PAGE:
Limping toads, wincing with pain as they advance. Common humanity demands that we should make an antidote available. I say it's time to sit down with their leaders and discuss matters of mutual benefit. If they can evolve that fast, maybe they'll turn into a better version of us. Maybe they already have. Maybe some of them have got on planes to spread the cane toad message to the world.
But no, take it easy. I'm just croaking. I mean I'm just joking. Croak, croak, croak, croak.
Below is a selection of your comments.
I went to school in North Queensland, about three kms up the road from the Sugar Research station where they let them go. It was one of my primary school's teachers grandfather who was the man who lifted the proverbial trap and released them all... and the funny thing is that we did this because they were doing it in Hawaii at the time and it appeared to work! Well there happened to be a climatic effect but our American cousins didn't work that out till years later. Luckily for them their island is a lot smaller than our one and they could remove them over a period of time. Interestingly though the local wildlife appears to be adapting to the new menace. I have seen the large toads like i did as a child. There are stories going round of birds learning to flip them over to expose the stomachs (and not the poison glands) and snakes developing immunity to the toxin.. isn't nature wonderful.
So far, the cane toads haven't reached Clive's old home suburb of Kogarah, but why not try to export this whole "criminal class" of cane toads much as Britain tried to rid itself of its criminal classes in the 18th and 19th centuries. Penal colonies of toads could be set up, for example, on that Scottish island that was used in WWII for anthrax experiments; or how about in London NW1 or wherever it is that Clive hangs his chapeau?
Martin Pooley, Marrikville, Australia
This is definitely the funniest influential writer I have ever read on the BBC news, which I've read daily for many years. While providing serious content in a memorable way, the writer couched all of it in ways that were unique yet recognizably Australian. I hope this writer becomes a permanent fixture on the BBC online news.
Jim de Witt, Hong Kong
The cane toad farce is an excellent example of how human arrogance can make a situation worse. But it's not arrogance born of knowledge or experience, it's the worst type - arrogance born of ignorance. Another excellent and topical example is the increased research and support for geo-engineering to combat AGW. Will we ever learn?
She swallowed the dog to catch the cat,
She swallowed the cat to catch the rat,
she swallowed the rat to catch the spider,
she swallowed the spider to catch the fly. . . .
James Marsden, Leeds
Excellent article! They haven't reached Vic yet, but are all over Queensland and the NT when I was up there. This does make me think though - was the arch-enemy from Dangermouse a stark gaze into the future? Scary.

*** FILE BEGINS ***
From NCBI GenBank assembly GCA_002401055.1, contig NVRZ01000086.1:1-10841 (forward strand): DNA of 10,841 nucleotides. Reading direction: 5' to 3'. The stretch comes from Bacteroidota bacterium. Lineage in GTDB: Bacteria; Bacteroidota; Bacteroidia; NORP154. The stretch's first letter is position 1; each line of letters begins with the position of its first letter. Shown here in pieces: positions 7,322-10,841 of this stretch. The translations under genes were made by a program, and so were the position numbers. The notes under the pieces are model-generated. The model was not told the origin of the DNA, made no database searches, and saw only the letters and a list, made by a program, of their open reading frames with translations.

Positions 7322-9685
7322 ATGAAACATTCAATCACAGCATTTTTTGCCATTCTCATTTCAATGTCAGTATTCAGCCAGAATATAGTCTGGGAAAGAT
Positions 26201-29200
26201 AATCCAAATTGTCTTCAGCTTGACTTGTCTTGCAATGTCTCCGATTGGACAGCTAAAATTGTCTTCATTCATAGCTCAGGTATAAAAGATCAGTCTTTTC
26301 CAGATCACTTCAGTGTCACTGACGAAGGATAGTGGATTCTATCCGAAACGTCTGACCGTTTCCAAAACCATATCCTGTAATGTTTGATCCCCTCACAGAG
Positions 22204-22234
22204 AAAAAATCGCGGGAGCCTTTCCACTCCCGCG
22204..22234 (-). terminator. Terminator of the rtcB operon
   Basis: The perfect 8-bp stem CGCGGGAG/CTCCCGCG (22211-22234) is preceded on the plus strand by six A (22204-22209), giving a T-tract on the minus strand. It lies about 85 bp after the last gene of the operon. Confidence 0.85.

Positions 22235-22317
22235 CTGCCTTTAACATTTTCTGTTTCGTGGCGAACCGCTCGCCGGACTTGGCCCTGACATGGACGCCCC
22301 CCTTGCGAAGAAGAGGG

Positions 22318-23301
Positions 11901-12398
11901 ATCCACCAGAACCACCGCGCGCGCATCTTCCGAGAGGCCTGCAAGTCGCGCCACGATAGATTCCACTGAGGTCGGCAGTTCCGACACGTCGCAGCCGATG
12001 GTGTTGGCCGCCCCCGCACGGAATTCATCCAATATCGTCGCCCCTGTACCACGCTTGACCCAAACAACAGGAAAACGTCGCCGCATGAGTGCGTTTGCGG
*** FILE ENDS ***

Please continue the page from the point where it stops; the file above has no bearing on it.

Richard, Melbourne, Australia
This article is to funny... impossible to find this kind of humour in the French press. I will send it to my daughter who just arrived in Sydney and will live there for four years, she should learn the toad language right away!
Marc Wuyts, Tronget, France
This story was great. I was thoroughly entertained, especially as I will be visiting Australia in 2 months time. I will most probably encounter these toads on my visit, and I will be sure to think back to this article, especially the part about toad licking resulting in death.
Mary Catherine, Maple Glen, Pennsylvania, USA
Wow this article tried to fluff itself up with so much wordsmithing the entire points of it are lost. I think it had some good points about evolution in pest control (which is why it is rarely called extermination anymore) but trying to specifically dig them out is like going through a root canal.
Jacob Kinnun, Tucson, AZ
That article made me laugh till I croaked - I mean choked, so perhaps the cane toad is a threat to human survival after all.
Marion Monahan, Bristol
Having learned of Cane Toads several years ago from a movie by the same name, I have been following their growing notoriety in the press. The toads have finally found in the author of the article a worthy and noble proponent of their cause. Their rapid expansion, toxic composition and insatiable quest for filling every corner of their environment is reminiscent of the species chronicling their ascendance. Perhaps in one regard, the toads exceed the accomplishments of homo sapiens. No record exists of toads making war on each other, except for the occasional accidental case of toad self ingestion. Perhaps we could learn from them, or perhaps they've learned from our mistakes and will soon establish a superior and less self destructive civilization on the remnants of our own. We dominated for 10,000 years. That was yesterday. This is Toad Day.
Roland Schnippering, Exeter, NH, US